*Starred Review* Gut-wrenching and undeniably relevant to today's world, Shamsie's (A God in Every Stone, 2014) newest literary accomplishment focuses on members of two British families of Pakistani heritage and their life-changing decisions and entanglements. Isma Pasha had essentially raised her orphaned younger siblings, twins Aneeka and Parvaiz, although their closeness ended after Parvaiz left for Syria to follow in his absentee father's footsteps as a jihadi. With the beautiful, enigmatic Aneeka in college in London, Isma enrolls in a long-awaited doctoral program in Massachusetts, where she befriends Eamonn, son of rising MP Karamat Lone, a man who built his political career partly on renouncing the Muslim faith of his birth. When Eamonn returns to London, he's swept into a secret love affair whose repercussions have a profound impact on both families. In this multiple-perspective novel, Shamsie peers deeply into her characters' innermost selves, delineating the complicated emotions, idealistic principles, and vulnerabilities that drive them. Scenes showing Parvaiz's mindset as he is indoctrinated into ISIS are daring and incredibly disturbing. In accessible, unwavering prose and without any heavy-handedness, Shamsie addresses an impressive mix of contemporary issues, from Muslim profiling to cultural assimilation and identity to the nuances of international relations. This shattering work leaves a lasting emotional impression.--Johnson, Sarah Copyright 2017 Booklist

From Booklist, Copyright (c) American Library Association. Used with permission. Review by Publisher's Weekly Review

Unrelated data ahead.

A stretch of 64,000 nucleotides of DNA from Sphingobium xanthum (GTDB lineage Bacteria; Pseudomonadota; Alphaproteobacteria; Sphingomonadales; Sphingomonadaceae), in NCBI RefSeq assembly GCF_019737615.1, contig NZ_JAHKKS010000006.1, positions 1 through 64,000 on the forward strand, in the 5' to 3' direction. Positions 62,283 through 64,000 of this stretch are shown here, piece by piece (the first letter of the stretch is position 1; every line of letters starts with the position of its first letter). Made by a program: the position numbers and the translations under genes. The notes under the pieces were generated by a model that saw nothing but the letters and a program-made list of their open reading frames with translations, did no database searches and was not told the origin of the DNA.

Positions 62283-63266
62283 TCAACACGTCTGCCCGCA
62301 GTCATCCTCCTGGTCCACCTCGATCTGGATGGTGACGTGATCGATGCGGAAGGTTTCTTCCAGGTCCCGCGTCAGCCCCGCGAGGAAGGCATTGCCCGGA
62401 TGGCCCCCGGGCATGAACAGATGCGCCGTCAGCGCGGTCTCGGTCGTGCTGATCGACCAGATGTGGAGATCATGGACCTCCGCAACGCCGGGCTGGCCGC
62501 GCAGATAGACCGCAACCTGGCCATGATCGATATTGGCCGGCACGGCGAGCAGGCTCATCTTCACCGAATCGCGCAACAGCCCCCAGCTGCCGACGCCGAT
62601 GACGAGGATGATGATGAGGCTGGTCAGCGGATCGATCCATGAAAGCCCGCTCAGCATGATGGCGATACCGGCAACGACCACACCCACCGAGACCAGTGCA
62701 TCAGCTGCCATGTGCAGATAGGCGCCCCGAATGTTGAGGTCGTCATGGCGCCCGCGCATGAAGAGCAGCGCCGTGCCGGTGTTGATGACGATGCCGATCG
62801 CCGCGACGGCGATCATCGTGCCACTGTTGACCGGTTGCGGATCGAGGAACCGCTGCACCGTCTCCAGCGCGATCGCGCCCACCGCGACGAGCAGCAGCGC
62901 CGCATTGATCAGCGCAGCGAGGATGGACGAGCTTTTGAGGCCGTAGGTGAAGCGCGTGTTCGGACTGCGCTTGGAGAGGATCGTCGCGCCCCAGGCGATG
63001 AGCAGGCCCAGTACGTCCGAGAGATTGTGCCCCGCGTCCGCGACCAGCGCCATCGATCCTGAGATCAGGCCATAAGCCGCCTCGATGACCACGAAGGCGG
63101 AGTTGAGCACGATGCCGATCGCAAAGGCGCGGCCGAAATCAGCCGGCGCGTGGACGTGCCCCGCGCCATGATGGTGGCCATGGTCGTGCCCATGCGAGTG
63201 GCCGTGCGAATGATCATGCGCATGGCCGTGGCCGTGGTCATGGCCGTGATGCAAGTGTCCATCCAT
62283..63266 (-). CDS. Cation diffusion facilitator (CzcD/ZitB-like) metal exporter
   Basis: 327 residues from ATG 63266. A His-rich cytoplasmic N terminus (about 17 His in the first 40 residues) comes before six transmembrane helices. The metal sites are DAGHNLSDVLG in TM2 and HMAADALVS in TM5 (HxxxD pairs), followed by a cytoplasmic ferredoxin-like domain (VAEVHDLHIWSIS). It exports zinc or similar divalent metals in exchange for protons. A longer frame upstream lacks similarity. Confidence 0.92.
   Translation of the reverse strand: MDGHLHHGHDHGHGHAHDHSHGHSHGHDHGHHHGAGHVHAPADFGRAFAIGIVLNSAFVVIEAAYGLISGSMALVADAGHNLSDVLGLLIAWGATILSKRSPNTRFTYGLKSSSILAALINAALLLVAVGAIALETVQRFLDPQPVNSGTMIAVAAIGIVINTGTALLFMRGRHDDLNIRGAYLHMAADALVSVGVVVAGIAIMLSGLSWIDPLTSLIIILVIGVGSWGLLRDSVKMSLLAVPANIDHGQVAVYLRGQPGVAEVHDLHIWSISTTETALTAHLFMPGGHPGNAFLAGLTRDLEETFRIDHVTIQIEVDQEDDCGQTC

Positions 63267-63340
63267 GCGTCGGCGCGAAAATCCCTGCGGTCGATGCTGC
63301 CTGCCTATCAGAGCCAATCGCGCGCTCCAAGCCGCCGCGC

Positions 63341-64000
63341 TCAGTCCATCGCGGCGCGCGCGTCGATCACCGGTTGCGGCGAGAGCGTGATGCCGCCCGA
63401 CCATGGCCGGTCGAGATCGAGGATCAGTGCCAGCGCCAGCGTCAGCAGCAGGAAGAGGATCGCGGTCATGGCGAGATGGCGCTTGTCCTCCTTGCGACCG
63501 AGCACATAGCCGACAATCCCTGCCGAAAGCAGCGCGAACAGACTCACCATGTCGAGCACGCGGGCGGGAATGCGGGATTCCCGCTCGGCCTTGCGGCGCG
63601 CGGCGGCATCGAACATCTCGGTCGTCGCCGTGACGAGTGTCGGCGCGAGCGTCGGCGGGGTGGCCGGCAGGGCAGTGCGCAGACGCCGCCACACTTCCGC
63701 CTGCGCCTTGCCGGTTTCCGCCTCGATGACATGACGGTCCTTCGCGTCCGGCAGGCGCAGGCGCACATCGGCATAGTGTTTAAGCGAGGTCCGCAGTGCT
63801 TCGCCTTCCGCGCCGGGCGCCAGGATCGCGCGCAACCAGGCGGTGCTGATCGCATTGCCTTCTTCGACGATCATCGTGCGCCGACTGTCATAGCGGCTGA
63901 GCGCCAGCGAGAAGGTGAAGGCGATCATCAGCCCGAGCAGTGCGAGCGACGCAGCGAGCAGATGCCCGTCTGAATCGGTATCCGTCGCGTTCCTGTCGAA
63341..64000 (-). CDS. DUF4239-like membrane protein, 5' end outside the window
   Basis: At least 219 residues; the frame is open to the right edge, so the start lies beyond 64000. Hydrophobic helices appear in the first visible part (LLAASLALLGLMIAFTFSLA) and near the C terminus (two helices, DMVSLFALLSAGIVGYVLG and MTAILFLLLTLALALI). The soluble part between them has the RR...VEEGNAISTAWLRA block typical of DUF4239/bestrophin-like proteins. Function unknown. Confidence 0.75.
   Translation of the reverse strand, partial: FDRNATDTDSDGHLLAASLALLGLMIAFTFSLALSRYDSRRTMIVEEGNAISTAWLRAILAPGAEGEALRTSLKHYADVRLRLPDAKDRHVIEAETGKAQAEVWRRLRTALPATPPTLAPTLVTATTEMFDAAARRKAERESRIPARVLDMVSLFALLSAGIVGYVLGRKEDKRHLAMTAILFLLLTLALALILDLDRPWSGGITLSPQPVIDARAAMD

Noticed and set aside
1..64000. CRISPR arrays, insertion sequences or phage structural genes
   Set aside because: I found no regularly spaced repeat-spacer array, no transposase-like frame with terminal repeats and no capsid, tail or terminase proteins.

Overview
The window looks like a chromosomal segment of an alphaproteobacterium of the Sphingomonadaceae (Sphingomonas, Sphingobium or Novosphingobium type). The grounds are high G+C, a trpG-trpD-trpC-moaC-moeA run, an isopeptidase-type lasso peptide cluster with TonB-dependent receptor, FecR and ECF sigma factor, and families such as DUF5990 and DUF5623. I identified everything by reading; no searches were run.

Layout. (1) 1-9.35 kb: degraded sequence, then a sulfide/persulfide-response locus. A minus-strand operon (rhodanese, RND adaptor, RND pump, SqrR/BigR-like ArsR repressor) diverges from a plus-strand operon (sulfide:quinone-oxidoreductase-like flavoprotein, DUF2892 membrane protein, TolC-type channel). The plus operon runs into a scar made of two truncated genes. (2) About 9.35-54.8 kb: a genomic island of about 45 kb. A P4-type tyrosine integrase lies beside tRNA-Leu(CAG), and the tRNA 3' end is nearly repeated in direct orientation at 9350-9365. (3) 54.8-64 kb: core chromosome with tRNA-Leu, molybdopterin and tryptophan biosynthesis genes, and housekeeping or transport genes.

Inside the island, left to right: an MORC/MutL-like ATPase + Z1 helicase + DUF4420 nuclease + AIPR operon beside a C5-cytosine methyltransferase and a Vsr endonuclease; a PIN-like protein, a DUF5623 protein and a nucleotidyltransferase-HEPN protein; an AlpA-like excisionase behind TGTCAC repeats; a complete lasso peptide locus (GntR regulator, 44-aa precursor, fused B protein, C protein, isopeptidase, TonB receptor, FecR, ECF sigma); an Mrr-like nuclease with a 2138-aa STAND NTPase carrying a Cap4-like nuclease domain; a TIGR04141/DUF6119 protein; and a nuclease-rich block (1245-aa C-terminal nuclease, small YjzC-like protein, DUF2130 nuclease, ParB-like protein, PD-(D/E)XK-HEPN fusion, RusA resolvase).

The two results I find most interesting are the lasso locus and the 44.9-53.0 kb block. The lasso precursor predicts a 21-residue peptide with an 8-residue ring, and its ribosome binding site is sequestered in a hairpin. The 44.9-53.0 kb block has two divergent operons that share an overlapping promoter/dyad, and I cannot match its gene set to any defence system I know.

Shamsie's memorable novel features timely themes in this epic tale of two Muslim families whose lives are entangled by politics and conflict. As the novel opens, 28-year-old Isma is on her way to the U.S. for a Ph.D. in sociology. She's left behind her siblings, 19-year-old twins Aneeka and Parvaiz, in London. One of the first connections Isma makes in Amherst is an old friend of the family-24-year-old Eamonn, whose father was just elected home secretary of London. Though Isma is immediately smitten, Eamonn only has eyes for Isma's beautiful sister, Aneeka, whom he vows to meet after seeing a photo of the girl at Isma's apartment. When back in London, he tracks Aneeka down and the two fall into a secretive affair, hiding the truth of their relationship from her family. But what Eamonn doesn't realize is that Aneeka has a reason for being with him besides true affection-she wants his help in getting his father to allow safe passage and immunity for Parvaiz, who joined the media arm of a jihadist group in Syria. The novel is separated into five parts, and each reveals a portion of the story from a different character's perspective. The highlights are the sections devoted to Parvaiz's recruitment and personal transformation-they're both salient and heartbreaking, culminating in a shocking ending. (Aug.) © Copyright PWxyz, LLC. All rights reserved.